This is one of the biggest cultural shocks you will encounter when you leave the borders of Nigeria. Forget it, your feeding is forever changed! If you try to eat the seemingly delicious-looking foods of your host country, you would be shocked. The tastes are generally different from the spicy, well-salted, delicacies from home. Soon, you might have to start going around with your own salt and pepper. You will also start to miss 'Maggi' and 'Knorr'.
2. EVERY MAN TO HIS OWN
Abroad, everyone keeps to themselves. You expect that as you move to a new apartment, your neighbors should probably come knock you door as they would in Nigeria to welcome you to the vicinity and probably bring you your first dinner to cool off. You will wait till infinity! It will not happen. They see it as a way of keeping off your track and minding their own businesses. If you don't invite them, they won't come.
3. NO AFRICAN STORE EVERYWHERE
It is a popular notion that any country of the world you visit has an African store. This is not true. There are some countries you will visit that you won't even see many Africans, so, why should they have the African stores there? Thank God for the United States and Canada that has the My Sasun African Store vgn where you can buy all African foods at affordable prices. But be prepared that not all countries have these stores.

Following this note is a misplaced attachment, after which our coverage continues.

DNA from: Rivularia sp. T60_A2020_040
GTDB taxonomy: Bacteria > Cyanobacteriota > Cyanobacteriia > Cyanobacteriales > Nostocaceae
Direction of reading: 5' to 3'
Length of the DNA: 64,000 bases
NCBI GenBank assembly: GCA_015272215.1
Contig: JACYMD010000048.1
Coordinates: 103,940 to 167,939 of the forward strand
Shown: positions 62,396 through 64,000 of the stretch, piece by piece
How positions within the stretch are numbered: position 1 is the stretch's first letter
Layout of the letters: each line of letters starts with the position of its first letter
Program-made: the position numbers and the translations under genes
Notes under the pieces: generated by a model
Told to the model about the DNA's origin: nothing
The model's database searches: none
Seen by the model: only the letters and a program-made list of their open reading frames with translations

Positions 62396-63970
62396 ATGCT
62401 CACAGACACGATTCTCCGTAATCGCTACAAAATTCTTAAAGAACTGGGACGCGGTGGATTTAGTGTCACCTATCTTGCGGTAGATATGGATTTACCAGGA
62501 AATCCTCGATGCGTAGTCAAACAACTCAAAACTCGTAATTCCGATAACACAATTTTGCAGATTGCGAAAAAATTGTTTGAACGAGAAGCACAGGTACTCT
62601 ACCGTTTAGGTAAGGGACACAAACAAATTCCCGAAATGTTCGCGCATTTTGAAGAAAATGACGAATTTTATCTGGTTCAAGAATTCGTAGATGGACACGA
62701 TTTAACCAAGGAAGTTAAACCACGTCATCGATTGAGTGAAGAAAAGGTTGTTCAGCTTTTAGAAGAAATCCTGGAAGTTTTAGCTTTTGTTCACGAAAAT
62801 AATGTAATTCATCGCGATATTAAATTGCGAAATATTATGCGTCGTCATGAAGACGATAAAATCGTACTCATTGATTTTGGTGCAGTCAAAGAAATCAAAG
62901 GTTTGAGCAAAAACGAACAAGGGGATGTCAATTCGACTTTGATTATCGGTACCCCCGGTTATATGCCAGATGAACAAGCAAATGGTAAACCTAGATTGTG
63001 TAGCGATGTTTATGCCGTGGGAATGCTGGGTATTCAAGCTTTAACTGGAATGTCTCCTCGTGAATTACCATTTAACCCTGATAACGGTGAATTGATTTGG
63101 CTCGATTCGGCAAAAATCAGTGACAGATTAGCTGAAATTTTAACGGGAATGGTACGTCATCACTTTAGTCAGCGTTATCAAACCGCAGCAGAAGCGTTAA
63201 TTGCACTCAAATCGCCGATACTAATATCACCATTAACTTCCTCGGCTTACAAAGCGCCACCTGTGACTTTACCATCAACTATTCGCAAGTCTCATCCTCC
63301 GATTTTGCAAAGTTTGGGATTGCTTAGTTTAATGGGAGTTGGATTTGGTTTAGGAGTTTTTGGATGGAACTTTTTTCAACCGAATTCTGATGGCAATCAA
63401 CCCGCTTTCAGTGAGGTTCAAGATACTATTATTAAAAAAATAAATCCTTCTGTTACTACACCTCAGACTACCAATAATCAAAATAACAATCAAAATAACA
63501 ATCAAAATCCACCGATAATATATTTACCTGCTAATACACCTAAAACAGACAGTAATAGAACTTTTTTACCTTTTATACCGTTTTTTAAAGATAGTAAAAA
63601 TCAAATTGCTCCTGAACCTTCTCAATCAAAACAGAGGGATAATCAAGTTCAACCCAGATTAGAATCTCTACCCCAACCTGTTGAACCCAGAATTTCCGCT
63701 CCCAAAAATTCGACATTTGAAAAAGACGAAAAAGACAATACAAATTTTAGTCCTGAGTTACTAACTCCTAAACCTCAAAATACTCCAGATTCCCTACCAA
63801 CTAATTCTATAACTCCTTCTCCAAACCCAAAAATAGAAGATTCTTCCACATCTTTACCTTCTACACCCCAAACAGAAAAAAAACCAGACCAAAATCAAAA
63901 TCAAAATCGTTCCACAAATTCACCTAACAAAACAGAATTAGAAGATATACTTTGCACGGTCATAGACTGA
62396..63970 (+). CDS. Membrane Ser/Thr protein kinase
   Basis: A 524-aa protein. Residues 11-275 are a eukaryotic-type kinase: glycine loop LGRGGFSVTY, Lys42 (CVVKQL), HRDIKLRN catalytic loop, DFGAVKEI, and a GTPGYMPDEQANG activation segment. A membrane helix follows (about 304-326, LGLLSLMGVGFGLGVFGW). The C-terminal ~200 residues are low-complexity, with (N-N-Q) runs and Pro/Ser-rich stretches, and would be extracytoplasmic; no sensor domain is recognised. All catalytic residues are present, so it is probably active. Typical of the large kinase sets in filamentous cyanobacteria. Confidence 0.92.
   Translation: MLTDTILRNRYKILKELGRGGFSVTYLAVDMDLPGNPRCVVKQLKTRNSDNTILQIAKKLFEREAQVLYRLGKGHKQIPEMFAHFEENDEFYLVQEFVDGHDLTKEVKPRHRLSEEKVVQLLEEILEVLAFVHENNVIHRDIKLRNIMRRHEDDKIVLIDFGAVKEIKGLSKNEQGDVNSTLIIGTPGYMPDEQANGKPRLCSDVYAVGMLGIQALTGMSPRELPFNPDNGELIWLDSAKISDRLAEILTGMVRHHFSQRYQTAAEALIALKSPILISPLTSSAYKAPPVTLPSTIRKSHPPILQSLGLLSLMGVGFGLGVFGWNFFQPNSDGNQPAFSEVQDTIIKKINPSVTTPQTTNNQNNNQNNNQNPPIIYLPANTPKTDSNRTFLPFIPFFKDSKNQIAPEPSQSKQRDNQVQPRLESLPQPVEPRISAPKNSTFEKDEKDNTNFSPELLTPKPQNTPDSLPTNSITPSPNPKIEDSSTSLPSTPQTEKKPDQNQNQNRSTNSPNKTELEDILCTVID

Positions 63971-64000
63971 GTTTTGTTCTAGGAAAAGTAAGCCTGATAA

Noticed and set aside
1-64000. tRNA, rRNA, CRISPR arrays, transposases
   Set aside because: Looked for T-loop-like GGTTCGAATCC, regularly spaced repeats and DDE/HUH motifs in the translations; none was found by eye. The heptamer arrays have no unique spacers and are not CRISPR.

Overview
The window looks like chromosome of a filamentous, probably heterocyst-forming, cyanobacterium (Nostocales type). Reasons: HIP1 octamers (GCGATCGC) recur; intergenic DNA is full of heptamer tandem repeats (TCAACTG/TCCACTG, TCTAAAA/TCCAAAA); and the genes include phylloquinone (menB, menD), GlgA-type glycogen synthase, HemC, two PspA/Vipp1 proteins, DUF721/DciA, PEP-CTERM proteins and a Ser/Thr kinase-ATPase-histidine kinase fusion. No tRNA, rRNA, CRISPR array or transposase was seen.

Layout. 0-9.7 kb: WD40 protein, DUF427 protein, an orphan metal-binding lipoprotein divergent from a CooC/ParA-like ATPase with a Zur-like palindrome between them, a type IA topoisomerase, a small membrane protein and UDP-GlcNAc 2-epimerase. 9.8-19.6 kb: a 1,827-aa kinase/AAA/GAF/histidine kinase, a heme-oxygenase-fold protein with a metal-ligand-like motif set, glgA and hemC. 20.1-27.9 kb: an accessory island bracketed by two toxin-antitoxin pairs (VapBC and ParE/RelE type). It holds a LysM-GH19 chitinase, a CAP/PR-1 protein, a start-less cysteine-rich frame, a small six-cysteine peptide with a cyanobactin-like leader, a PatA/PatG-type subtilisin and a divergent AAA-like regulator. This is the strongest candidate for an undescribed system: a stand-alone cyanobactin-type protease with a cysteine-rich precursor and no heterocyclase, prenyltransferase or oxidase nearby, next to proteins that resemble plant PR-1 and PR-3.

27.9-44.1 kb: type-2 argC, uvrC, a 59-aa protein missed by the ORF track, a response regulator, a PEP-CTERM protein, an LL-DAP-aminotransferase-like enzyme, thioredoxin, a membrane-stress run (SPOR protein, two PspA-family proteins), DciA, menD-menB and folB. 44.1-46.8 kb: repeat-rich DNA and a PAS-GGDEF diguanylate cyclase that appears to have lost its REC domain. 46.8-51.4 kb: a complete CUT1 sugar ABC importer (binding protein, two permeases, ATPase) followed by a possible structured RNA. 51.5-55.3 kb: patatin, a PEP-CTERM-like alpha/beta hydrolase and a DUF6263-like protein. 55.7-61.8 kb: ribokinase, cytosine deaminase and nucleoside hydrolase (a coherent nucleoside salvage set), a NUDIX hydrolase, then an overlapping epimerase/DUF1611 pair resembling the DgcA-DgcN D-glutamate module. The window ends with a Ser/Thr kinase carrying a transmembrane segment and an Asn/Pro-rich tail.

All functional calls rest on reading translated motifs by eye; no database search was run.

4. LEARNING TO SUBSTITUTE INGREDIENTS
Since there are no African stores everywhere, you might have to start learning what you can use instead of what you would have normally used. Instead of Ugwu vegetables, you'd have to start looking for Spinach or Kales. Instead of Egusi, you might opt for groundnut. Instead of Palm oil, you might have to start frying your tomatos in vegetable oils to get the 'redness' of Palm oil. Instead of roasted cat fish, you might have to start learning to grill your fish in your oven until very dry. The taste won't be up to par but at least, it would be manageable.
5. VISITATION BY INVITATION